13. To prove a breach of the duty created by the fiduciary relationship between an attorney and his or her client, a plaintiff must establish that the defendant attorney deviated from the professional standards of conduct applicable to the type of law which the defendant attorney practices. Testimony from an expert in that particular area of law is generally required to prove the standard of conduct by which the [49 Kan.App.2d 145] professional actions of the attorney are measured and whether the attorney deviated from the appropriate standard.
Michael J. Wyatt, of Mann Law Offices, L.L.C., of Hutchinson, for appellants.
Gerald L. Green, of Gilliland & Hayes, P.A., of Hutchinson, for appellees.
Before MALONE, C.J., GREEN and STANDRIDGE, JJ.
Daniel and Sara Zimmerman (the plaintiffs) brought a legal malpractice claim against attorney Richard Brown and Richard's law firm, Brown, Isern & Carpenter (the defendants), related to the sale of the plaintiffs' Quixtar (formerly Amway) business to Richard and his wife. Marlene Brown, Richard's wife, was also originally named as a defendant but was later dismissed from the action. The defendants moved for summary judgment on grounds that the doctrines of in pari delicto and illegality prohibit the plaintiffs from recovering damages against the defendants for legal malpractice. Alternatively, the defendants argued the plaintiffs failed to come forward with sufficient evidence to establish the essential elements of a legal malpractice cause of action. The district court granted summary judgment in favor of the defendants based on the defenses of in pari delicto and illegality. In light of this ruling, the court found it unnecessary to address whether the plaintiffs had come forward with sufficient evidence to establish legal malpractice.
But the record on summary judgment reveals several disputes of material fact that must be resolved by a jury before the court can determine whether the in pari delicto defense applies to prohibit the plaintiffs from recovering damages; thus, the district court erred in holding at the summary judgment stage of the proceedings, as a matter of law, that the doctrine prohibits the plaintiffs from recovering damages against the defendants for legal malpractice. Summary judgment in favor of the defendants based on illegality also was improper because there is insufficient evidence in the record to establish as a matter of law that the damages sustained by Richard's alleged breach of fiduciary duty was a natural and probable consequence of the plaintiffs' decision to sell their Quixtar [49 Kan.App.2d 146] business to Richard and his wife. As to the propriety of summary judgment on the merits of the plaintiffs' underlying claim, we find the plaintiffs have satisfied their burden to come forward with sufficient evidence to establish the essential elements of a legal malpractice cause of action; thus, they are entitled to go forward with their claim.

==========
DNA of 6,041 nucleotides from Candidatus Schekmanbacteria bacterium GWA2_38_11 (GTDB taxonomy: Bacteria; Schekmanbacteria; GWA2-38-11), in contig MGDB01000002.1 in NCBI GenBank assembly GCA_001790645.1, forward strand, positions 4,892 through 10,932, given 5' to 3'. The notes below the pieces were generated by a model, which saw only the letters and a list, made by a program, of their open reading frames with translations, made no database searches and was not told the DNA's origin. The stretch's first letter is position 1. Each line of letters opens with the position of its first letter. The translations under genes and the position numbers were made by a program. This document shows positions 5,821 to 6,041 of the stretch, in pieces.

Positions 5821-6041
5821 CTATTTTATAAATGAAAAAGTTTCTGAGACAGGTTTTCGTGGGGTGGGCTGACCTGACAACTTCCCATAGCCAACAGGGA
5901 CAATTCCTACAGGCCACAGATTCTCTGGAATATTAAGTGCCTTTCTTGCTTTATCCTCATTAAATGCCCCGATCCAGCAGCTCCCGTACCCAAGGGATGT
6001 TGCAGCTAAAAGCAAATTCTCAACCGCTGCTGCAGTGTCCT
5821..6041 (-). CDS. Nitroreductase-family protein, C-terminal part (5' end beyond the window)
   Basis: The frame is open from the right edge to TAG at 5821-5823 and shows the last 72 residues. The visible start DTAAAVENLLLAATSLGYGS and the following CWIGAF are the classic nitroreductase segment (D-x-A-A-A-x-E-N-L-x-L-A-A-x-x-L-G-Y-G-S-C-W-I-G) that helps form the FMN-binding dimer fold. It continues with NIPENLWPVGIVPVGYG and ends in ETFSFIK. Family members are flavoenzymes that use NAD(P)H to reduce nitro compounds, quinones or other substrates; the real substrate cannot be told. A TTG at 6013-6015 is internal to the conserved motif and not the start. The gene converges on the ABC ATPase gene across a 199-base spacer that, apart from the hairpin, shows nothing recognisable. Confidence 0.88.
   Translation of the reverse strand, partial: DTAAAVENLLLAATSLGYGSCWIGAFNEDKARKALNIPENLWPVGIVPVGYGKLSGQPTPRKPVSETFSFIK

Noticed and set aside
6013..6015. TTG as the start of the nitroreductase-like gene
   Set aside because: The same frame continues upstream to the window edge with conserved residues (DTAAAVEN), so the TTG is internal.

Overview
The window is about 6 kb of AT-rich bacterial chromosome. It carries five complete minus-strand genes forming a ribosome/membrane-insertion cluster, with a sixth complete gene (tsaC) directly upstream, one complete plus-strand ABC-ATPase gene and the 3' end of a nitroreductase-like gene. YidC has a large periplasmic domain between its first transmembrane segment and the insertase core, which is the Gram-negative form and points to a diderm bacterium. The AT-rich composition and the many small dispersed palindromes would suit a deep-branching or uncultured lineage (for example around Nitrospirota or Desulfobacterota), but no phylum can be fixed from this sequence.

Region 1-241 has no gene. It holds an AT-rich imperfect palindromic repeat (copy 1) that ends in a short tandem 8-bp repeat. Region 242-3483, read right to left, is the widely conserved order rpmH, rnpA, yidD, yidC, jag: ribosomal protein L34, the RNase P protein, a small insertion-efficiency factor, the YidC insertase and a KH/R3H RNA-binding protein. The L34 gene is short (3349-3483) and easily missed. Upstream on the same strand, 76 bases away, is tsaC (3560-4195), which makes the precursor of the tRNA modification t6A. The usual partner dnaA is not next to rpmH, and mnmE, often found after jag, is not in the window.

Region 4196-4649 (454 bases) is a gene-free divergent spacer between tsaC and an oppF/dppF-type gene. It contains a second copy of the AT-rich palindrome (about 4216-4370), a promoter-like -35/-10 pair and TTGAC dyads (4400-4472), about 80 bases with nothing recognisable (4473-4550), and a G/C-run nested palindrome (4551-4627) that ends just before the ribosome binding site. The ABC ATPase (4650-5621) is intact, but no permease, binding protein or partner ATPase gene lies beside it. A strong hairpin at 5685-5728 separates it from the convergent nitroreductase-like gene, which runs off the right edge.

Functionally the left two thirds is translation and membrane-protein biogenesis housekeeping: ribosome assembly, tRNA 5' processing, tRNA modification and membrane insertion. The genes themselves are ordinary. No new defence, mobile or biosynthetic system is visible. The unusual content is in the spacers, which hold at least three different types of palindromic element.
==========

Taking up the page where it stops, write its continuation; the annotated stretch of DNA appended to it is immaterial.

The plaintiffs lived across the street from their friends of many years, Richard and Marlene Brown. Richard had been the plaintiffs' attorney for over 30 years in a variety of business matters. Both couples, along with Roy and Marcia Westhoff, were Quixtar distributors. Quixtar was a multilevel marketing company. Relevant here, the plaintiffs had built up quite a successful Quixtar business, which in 2006 generated income for the plaintiffs in an amount of $23,290. The parties referred to this income
as " mailbox money" because the sales generating this income were transacted not by the plaintiffs themselves, but by a number of distributors at successively lower levels.
At all times relevant to this lawsuit, Quixtar prohibited its distributors from participating in any other multilevel marketing business while acting as a distributor for Quixtar and required any distributor who sold or terminated a Quixtar business to wait 6 months before entering into another multilevel marketing business. Additionally, former Quixtar distributors were not allowed to solicit their ...